MH: What is certain is that but for this issue, the process of eclipse of the BJP brand of politics would have been complete. From a Congress hegemony, despite the results of 1984, we were headed towards a genuine multi-party system. This mobilisation allowed the BJP to create a substantial constituency that has remained intact to a very large extent because they were able to capture political power in some states—and thanks to the wider acquired legitimacy because of erstwhile socialists like George Fernandes and other so-called secular leaders—from a party of two MPs when the gates were unlocked. This would not have been possible otherwise.
BP: The gates would in any case would have had to be opened at some point in time or the other. It was a historical inevitability. Those who say that the BJP would not have emerged as a political power are living in a fool’s paradise and indulging in wishful thinking. In 1984, the BJP was reduced to two seats because of the Delhi riots and the Congress-sponsored pogrom of Sikhs and the fear psychosis that had been built up in the country. The BJP already was a potent force and its rise to power was inevitable.
KF: Look at the tremendous cost that has been paid by the country. The lives of many innocents, regardless of religion, including children and women, would not have been lost because of resulting riots and chaos. Apart from the atmosphere of fear and insecurity, the whole country’s collective energy would not have been dissipated and diverted to a local issue that has not only created a tremendous rift among communities who had lived peacefully for centuries, but also cost us loss of international face. India would have shone even brighter, because real issues such as education, poverty, reforms in personal laws, population, economic growth could have been focused on instead.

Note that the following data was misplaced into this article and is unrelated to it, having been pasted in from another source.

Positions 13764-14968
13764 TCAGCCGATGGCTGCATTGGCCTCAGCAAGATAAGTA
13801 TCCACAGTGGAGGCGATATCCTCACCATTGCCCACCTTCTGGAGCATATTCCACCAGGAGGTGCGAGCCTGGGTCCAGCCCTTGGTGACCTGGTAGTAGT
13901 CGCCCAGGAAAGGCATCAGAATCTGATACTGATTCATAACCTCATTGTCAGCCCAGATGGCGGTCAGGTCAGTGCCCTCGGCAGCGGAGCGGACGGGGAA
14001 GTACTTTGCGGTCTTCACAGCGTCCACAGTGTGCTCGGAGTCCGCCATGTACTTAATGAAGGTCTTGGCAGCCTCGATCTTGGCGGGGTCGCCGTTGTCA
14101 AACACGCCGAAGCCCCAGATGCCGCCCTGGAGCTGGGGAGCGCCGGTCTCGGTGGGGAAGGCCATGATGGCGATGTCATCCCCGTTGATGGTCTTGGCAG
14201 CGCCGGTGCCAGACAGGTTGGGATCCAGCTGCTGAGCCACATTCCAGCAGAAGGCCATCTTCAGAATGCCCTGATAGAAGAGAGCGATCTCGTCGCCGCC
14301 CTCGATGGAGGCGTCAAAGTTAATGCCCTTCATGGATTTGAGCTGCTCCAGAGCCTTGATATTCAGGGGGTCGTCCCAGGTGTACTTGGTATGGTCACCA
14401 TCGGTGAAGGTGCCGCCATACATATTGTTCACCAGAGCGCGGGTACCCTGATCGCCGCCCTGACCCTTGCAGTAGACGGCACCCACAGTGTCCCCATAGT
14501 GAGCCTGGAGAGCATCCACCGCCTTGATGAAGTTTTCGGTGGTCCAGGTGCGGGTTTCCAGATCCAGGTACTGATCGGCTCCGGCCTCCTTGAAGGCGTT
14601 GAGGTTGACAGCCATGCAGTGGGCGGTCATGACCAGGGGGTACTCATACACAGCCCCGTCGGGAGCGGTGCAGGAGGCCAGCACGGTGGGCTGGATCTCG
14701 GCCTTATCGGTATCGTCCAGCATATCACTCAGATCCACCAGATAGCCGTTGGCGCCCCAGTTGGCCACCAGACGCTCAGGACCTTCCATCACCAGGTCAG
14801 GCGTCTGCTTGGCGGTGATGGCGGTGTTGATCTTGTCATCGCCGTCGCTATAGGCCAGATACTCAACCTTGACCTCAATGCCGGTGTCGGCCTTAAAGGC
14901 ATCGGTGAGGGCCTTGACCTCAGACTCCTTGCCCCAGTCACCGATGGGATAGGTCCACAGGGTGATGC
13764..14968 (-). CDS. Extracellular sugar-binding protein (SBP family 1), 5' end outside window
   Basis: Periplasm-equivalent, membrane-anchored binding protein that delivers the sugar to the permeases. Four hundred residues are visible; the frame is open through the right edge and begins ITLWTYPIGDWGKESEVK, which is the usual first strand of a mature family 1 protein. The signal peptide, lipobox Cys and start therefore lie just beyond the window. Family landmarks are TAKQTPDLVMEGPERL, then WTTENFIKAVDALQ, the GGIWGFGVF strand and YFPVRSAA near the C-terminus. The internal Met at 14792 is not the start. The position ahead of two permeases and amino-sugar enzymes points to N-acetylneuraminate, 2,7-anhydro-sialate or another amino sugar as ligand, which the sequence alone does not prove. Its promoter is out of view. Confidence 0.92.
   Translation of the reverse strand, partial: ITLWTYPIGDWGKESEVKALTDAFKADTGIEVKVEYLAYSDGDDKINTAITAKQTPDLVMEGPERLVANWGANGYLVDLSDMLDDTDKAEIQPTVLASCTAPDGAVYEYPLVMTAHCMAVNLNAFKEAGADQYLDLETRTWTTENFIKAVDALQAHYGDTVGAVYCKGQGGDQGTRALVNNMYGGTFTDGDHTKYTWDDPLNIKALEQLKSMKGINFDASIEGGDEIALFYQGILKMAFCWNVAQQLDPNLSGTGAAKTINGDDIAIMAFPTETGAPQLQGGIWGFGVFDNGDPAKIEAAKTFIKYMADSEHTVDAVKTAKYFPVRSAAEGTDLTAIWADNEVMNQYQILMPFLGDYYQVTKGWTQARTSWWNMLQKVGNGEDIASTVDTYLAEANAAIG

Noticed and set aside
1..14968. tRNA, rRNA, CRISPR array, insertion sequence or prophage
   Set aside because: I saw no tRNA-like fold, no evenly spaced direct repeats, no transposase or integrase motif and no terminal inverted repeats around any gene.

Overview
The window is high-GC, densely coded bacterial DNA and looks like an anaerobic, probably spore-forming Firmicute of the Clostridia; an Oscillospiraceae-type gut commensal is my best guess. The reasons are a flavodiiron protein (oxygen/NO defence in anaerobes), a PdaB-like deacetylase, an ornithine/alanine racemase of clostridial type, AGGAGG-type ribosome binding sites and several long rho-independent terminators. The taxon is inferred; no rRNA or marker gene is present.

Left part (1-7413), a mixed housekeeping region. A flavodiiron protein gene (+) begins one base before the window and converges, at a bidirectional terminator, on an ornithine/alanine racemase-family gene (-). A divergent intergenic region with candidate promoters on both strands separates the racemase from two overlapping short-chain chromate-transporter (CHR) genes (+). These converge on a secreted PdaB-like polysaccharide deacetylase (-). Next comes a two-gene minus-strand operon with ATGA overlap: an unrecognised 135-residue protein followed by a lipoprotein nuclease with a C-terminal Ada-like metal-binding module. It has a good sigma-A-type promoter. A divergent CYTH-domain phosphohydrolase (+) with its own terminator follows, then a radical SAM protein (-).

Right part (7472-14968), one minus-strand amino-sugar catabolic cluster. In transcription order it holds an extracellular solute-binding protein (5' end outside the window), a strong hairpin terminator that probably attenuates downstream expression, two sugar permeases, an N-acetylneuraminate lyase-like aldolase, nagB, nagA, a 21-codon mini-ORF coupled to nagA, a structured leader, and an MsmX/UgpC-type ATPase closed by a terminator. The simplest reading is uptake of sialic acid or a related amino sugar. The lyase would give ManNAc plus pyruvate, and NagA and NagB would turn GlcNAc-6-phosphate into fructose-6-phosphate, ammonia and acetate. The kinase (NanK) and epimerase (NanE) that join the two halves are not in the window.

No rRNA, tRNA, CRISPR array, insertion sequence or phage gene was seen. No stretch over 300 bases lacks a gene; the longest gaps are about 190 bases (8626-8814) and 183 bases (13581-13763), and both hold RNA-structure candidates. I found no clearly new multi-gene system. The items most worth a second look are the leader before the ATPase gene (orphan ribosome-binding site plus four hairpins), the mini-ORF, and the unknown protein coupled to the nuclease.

BP: The real lesson of history is que sera sera—what is to happen, shall happen. Events at an appropriate time will break through a different door even if the first remains locked! The difference is only technical rather than real.
What if Salman Rushdie’s Satanic Verses had not been banned?
KF: I think the ban on Rushdie’s Satanic Verses was totally valid. Had the ban not been placed, there would have been not only riots but bloody riots. It would have been unimaginable. The law and order would have collapsed. Just thinking about it is scary. It was an intolerable offence.
BP: Even the Marxists in West Bengal who proscribed Taslima Nasrin the other day were against this ban. It was a result of ‘secular’ advice to Rajiv Gandhi. ‘Secularists’ fear that anything remotely critical of Muslims can lead to a bloodbath on the streets.